If you're looking to do some Christmas shopping on stocks, there are some incredibly good deals out there right now. The market isn't crashing, but some stocks have been struggling of late that you likely won't regret adding to your portfolio today if you're a long-term investor.

Shares of Jazz Pharmaceuticals (JAZZ -0.42%), DocuSign (DOCU 3.85%), and Beyond Meat (BYND 1.17%) haven't been this cheap in months. And all these businesses have the potential to generate some strong growth numbers in the months and years ahead, which could mean great returns for you.

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1. Jazz Pharmaceuticals

Healthcare company Jazz Pharmaceuticals is trading around its 52-week low, down 25% year to date even as the S&P 500 is up 22%. In February, the company announced it was acquiring GW Pharmaceuticals, which makes Epidiolex, a cannabis-based drug that treats seizures. Softness in the cannabis market (due to a disappointing pace in legalization) may in part be affecting the shares. 

Yet, the company still has promise. Jazz reported its latest quarterly results in November, and revenue rose 39% year over year to $838 million. Over half of that came from products that were either new or just acquired, such as Epidiolex. Its sales rose a robust 21% despite investor concerns.

In fact, Epidiolex is what makes Jazz a promising buy here as the company is looking at new indications for it; plus, it is rolling out Epidiolex to new countries in Europe. Both moves could bolster the drug's sales over the long term.  

Prospects for long-term profitability also look strong. The company has generated impressive gross margins of 82% or better in each of the past four quarters. Although its bottom line has fallen into the red after the acquisition of GW Pharma, that's not where investors should expect the company to stay. Jazz could be a steal of a deal right now.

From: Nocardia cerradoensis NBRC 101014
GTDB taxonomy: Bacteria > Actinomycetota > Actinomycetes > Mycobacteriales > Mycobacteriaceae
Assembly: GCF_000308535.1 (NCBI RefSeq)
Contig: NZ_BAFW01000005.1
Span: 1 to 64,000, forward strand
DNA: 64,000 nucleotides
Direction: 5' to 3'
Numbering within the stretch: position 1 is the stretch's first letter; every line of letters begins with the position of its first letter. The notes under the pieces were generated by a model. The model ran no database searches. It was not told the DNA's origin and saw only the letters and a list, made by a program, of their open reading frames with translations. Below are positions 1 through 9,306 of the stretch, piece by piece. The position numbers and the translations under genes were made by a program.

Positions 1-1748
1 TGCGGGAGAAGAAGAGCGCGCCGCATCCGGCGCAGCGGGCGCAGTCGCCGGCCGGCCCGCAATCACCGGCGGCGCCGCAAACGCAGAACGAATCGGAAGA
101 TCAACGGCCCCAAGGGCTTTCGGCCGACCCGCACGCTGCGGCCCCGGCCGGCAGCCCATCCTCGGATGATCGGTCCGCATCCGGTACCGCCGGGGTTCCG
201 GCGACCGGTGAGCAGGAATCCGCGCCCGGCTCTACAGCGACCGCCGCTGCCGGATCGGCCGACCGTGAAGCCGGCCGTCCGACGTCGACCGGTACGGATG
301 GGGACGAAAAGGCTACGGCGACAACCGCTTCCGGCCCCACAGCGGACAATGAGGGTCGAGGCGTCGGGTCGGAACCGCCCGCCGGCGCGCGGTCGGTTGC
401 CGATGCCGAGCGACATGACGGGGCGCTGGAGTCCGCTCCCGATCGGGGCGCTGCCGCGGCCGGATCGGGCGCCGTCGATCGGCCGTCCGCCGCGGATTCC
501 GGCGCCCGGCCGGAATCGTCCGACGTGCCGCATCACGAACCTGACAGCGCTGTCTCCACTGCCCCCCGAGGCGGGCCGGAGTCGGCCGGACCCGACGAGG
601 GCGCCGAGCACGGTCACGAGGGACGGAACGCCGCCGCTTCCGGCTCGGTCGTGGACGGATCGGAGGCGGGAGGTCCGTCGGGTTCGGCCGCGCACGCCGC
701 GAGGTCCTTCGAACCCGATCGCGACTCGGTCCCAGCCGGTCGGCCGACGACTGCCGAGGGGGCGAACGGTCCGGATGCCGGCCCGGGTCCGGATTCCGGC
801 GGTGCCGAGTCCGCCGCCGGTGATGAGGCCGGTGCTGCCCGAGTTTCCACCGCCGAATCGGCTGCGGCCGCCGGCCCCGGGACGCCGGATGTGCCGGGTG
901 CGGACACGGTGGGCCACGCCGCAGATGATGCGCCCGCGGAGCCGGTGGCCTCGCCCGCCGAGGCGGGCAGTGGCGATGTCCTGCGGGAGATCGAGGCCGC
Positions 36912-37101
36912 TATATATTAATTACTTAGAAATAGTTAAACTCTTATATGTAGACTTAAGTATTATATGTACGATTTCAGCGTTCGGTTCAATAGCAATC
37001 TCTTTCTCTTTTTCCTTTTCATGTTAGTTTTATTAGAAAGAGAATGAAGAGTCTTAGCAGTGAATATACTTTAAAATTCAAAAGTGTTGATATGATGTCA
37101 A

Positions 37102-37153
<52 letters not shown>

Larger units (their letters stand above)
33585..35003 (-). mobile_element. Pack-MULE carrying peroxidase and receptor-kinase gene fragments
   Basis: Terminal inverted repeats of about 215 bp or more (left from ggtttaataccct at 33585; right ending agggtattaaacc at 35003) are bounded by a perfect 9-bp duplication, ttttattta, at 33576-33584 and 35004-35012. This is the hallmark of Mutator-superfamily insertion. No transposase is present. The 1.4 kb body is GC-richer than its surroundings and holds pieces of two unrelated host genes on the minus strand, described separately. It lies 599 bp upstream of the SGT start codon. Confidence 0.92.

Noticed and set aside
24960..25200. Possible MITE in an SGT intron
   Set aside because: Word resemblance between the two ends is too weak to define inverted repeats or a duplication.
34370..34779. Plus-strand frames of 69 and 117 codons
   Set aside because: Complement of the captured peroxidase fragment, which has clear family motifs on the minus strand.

2. DocuSign

Anytime a stock falls more than 40% in a single day, it's worth asking whether the market overreacted. That's what looks to have happened with DocuSign. The company beat expectations when it reported third-quarter results last week. Sales for the period ended Oct. 31 soared 42% year over year to $545.5 million. The company also regularly boasts a gross profit of close to 80%.

Yet, that wasn't enough for investors. A sell-off ensued as the tech company provided fourth-quarter revenue guidance of $557 million to $563 million -- and that fell well shy of the $574 million that analysts were expecting. While the estimate is below analysts' figures, that hardly seems to be a reason to warrant such an incredible drop in price.

Unfortunately, in the era of meme stocks, where companies with questionable growth prospects such as AMC Entertainment can skyrocket over 1,000% -- mainly on hype from retail investors -- high-quality businesses like DocuSign can also fall drastically without a good reason. Such a steep sell-off due to one quarter's guidance is the epitome of short-term thinking.

DocuSign will likely see demand subside a bit as people return to the office and are no longer relying as much on digital signatures. However, that doesn't mean its growth is over. Analysts from Fortune Business Insights project that the global digital signature market will grow at a compound annual rate of 28.9% through 2027.

So despite the bearishness, the sky isn't falling for DocuSign, and it looks like it could be a bargain buy right now. Although the stock has bounced up from the lows it hit last week, it's still around levels not seen since June 2020.

3. Beyond Meat

Another stock that has struggled after releasing earnings is Beyond Meat. At just over $70, the stock is trading near its 52-week lows, having fallen 43% this year. It's not a huge surprise given that the company has an unfortunate trend of missing earnings expectations. Yet, Beyond Meat is a great recovery stock to own as economies see a return to normal and COVID-19 no longer impacts demand for its products or disrupts the supply chain.

In 2019, the company's sales of $298 million were more than triple the $88 million it reported in 2018. And in 2020, sales rose further to $407 million but at a much lower growth rate of 37%. For the latest quarter ended Oct. 2, net revenue increased just 13% to $106 million -- and in the U.S. market, sales were actually down 14%. It was the company's international operations that kept the overall numbers in the green (rising by an impressive 143%).

However, the company's performance should improve with a return to normalcy. In addition, Beyond Meat has new products and deals that could propel it to even greater heights than before. It is supplying fast-food giant McDonald's with the patty for its McPlant burger, which could be a boon for the business if it proves to be successful. Plus, it has a joint venture with soft-drink maker PepsiCo to develop new products. Beyond Meat also recently launched meatless chicken tenders.

Things may look grim in the short term for Beyond Meat, but there are many catalysts out there that could make its stock price today look incredibly cheap in a year or two.